NAIROBI, KENYA —
A fivefold surge in Burundians fleeing to Tanzania to escape political violence in their troubled central African homeland is creating one of Africa's biggest refugee crises, a charity said Wednesday, amid warnings from activists of genocide threats.
Some 10,000 Burundians have arrived in neighboring Tanzania each month since August, increasing the population in three overcrowded northwestern camps to almost 250,000 people, said Doctors Without Borders, known by its French initials, MSF.
"This is rapidly becoming one of Africa's biggest refugee crises," David Nash, MSF's Tanzanian head of mission, said in a statement. "Unrest in Burundi [is] showing no signs of abating."
Almost 325,000 Burundians — 3 percent of the population — have fled since the crisis began in April 2015 when President Pierre Nkurunziza decided to run for a third term, which he secured in a disputed election in July 2015. Half of those fleeing Burundi have gone to Tanzania and others to Rwanda, Uganda and the Democratic Republic of the Congo.
The refugees say they are fleeing harassment, worsening hunger and an uncertain future, Nash told the Thomson Reuters Foundation in a phone interview.
Crimes against humanity are being committed in Burundi, with the risk of intensifying to genocide, the International Federation for Human Rights and Burundian Human Rights League said Tuesday — charges the government has repeatedly denied.
Burundi intends to withdraw from the International Criminal Court, after the ICC announced plans in April to investigate reports of killings, disappearances and torture in the country.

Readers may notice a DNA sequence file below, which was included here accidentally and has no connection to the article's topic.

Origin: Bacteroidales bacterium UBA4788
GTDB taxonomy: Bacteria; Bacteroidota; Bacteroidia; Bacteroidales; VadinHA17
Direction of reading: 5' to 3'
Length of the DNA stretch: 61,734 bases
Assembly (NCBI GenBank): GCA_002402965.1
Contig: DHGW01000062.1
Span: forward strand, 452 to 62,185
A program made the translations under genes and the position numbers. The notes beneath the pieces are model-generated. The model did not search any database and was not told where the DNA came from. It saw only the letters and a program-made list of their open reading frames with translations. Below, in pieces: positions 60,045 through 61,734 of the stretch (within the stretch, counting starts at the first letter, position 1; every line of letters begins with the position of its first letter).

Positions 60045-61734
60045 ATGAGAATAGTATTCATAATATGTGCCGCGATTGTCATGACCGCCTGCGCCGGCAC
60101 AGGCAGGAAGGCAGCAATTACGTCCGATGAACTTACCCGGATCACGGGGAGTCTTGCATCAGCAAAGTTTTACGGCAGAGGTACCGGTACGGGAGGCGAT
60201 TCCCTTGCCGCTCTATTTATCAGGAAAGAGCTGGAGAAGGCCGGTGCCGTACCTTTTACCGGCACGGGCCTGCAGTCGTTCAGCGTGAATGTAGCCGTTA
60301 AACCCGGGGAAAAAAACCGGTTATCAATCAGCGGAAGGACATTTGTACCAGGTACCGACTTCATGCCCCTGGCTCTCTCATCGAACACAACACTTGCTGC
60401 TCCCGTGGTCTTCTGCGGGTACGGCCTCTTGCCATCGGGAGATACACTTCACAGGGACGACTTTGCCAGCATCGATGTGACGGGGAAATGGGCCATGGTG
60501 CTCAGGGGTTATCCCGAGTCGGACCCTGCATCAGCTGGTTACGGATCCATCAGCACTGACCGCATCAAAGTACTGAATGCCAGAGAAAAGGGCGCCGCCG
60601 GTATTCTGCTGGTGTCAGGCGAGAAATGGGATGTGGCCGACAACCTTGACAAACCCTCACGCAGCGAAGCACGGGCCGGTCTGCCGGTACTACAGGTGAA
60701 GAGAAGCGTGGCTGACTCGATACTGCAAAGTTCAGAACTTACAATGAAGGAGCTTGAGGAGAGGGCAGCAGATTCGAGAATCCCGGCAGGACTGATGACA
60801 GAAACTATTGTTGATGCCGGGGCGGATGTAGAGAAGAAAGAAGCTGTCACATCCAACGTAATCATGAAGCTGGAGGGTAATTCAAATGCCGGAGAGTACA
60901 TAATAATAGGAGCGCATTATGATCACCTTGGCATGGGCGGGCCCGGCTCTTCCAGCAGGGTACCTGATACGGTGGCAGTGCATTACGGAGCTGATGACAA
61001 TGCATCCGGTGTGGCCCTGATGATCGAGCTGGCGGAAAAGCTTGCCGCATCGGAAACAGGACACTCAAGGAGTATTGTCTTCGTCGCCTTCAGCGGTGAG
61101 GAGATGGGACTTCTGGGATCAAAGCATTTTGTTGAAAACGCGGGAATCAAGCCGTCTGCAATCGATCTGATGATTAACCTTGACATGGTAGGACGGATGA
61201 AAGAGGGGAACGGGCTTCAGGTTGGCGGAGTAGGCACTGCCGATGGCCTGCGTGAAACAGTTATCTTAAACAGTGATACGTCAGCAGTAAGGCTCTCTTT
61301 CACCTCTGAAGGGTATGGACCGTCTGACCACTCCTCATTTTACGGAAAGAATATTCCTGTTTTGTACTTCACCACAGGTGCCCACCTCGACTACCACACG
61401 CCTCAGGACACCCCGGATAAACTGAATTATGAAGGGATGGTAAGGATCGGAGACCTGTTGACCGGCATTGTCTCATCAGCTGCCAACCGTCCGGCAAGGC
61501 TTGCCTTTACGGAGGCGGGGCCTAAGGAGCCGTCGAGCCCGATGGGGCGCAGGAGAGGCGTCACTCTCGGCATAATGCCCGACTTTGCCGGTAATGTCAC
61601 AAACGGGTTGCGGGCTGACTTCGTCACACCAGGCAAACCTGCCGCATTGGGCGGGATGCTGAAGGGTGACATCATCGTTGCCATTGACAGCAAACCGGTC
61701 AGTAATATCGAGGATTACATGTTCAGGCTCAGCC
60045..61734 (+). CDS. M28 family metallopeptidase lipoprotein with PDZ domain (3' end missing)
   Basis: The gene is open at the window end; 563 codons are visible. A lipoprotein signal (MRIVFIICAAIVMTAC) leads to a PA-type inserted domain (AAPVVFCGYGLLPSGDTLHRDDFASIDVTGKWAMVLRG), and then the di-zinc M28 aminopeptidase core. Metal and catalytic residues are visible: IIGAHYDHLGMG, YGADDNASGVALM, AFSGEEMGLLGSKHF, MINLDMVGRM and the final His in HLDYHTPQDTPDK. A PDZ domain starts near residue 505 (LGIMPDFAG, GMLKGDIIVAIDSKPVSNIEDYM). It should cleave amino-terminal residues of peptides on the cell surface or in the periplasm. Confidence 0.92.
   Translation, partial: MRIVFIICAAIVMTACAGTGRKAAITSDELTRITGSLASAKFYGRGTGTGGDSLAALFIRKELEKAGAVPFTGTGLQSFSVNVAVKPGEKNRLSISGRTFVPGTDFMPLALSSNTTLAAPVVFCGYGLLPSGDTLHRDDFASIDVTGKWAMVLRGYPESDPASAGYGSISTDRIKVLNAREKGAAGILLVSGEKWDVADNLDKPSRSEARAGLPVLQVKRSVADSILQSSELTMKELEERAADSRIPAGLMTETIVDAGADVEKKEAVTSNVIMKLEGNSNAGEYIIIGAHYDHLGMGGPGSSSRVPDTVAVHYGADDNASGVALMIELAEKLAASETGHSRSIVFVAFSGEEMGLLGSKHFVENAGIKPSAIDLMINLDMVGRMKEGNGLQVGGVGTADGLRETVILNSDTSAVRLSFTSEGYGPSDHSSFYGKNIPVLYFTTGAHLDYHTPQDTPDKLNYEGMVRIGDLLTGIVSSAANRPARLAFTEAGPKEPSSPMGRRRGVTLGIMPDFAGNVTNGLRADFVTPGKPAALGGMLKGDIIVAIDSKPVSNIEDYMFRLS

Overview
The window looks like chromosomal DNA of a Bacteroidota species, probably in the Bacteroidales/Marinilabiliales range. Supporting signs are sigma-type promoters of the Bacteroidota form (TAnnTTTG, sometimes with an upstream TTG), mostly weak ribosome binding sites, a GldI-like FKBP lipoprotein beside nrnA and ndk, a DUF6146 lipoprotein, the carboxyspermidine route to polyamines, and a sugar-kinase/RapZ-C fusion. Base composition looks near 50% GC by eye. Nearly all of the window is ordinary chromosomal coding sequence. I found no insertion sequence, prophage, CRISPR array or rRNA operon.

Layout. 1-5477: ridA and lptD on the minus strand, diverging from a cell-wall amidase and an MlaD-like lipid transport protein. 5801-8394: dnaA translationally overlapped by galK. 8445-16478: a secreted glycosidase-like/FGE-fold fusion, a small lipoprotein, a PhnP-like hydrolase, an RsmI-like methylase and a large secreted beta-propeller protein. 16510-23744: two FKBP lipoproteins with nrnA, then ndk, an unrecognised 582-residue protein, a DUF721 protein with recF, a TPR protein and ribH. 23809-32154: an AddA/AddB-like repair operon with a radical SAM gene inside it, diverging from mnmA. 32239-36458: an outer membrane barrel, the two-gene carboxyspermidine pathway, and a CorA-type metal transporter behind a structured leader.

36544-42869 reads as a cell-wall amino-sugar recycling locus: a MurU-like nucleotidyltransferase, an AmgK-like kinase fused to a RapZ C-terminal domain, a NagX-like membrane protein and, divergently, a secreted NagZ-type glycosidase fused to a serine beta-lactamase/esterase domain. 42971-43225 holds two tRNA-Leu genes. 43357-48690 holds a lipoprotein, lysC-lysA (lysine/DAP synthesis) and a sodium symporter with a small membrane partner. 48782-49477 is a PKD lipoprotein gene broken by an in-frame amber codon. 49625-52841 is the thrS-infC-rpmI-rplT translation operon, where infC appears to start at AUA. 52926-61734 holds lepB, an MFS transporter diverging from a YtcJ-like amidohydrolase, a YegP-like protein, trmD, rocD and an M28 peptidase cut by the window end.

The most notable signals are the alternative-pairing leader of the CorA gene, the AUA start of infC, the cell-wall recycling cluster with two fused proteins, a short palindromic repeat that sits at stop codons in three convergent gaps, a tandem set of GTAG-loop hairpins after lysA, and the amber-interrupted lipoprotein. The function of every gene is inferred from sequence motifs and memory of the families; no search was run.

FILE - Refugees who fled Burundi's violence and political tension sing in a speedboat taking them to a ship freighted by the U.N., at Kagunga on Lake Tanganyika, Tanzania, May 23, 2015, to be taken to the port city of Kigoma.
With 462 Burundians and 42 Congolese arriving in Tanzania each day in November, the U.N. refugee agency (UNHCR) predicts the refugee population will reach 280,000 by the end of 2016.
"It has become necessary and urgent that additional camps be identified to enable dignified reception of new arrivals, many of whom are women and children," UNHCR's country representative Chansa Kapaya said in emailed comments to the Thomson Reuters Foundation. "UNHCR is confident that the repeated appeal to the government of Tanzania to identify additional camp sites will be successful."
A fourth site, Karago, has been approved, but it does not have enough water, Nash said, so new arrivals are being taken to the Nduta camp, which has already exceeded its 50,000 capacity.
The Tanzanian government has to displace and compensate its own people each time it makes space for a new camp, Nash said. Until then, refugees risk being held in mass shelters for up to 200 people, he said, as happened at the start of the crisis.
"It's a disaster for health," he said, as malaria is a major problem during the current rainy season. "Malaria spreads far quicker [in mass shelters] than when people are housed in family tents."